On the eve of the feast day of Ignatius Loyola, John Brown, S.J., launches The Jesuit Review, which features a 10 installment set of internet videos focusing on Jesuit/Ignatian spirituality, Jesuit history and contemporary Jesuits.
Brown is joining a list of extraordinary Christian commentators who grasp the incredible potential of the web to change how the Church communicates with the world. Evangelization has never had such opportunities open to it, and a series of extraordinarily talented theologians are demonstrating to the wider community of Christian scholars, teachers and pastors the vast potential of the web, among them Albert Mohler, Jr, Mark D. Roberts and John Mark Reynolds –Presbyterian, Baptist, and Orthodox respectively. There are of course many others, and folks like Joe Carter are showing laymen as well how to use the web to communicate their values and worldview. A new and younger group of Christian bloggers are also making their way into the virtual crossroads, among them Rhett Smith and Matt Anderson.
I am not aware of any American seminary yet offering “new media and evangalization” courses, but they can’t be far behind. (Rome’s Pontifical University of The Holy cross has a growing graduate program that teaches communication theory and skills applicable across new media. Some American seminaries across denominational lines should examine it closely for ideas on how to focus some resources on the new technologies open to the Church.) The Jesuit Review is just one more example of the variety of great uses to which the web can be put when good and creative minds invest time and thought in the process.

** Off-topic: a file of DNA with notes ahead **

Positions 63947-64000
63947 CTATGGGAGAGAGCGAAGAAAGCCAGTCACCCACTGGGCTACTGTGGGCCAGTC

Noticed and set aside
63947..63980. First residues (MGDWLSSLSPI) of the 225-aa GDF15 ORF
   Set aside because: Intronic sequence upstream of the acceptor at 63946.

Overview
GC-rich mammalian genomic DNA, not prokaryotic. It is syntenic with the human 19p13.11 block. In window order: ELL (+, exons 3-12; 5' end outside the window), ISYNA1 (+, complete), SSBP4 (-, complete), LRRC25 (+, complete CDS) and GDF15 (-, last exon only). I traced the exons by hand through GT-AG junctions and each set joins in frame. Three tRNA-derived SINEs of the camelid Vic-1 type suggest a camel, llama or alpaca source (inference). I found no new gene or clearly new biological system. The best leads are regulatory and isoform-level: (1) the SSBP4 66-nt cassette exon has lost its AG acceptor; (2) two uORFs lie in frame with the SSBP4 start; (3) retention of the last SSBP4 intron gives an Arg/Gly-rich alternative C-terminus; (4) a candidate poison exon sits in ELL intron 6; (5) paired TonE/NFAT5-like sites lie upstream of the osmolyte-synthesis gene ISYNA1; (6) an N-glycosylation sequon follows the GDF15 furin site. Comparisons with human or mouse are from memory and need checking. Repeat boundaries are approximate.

If the prospect of using the web to advance your faith intrigues you, think about attending GodBlogCon 3, one of the tracks at BlogWorldExpo in Las Vegas on November 8 and 9. Most of the people mentioned in this post will be participating, and perhaps John Brown can be induced to join them. The communication directors of every major Christian institution and the pastors of most megachurches should be in attendance at this event.
One other note on evangelization –Father C. John McCloskey’s new book, written with Russell Shaw, arrived in the mail, Good News, Bad News: Evangelization, Conversion, and the Crisis of Faith. Father McCloskey is known as the priest who introduced many of D.C.’s high profile converts to the Catholic Church.
The crisis of the war and the clashes of political life tend to obscure the great things that are happening as a result of the communications revolution, and the impact on the Church’s ability to spread its message is among those very, very good things.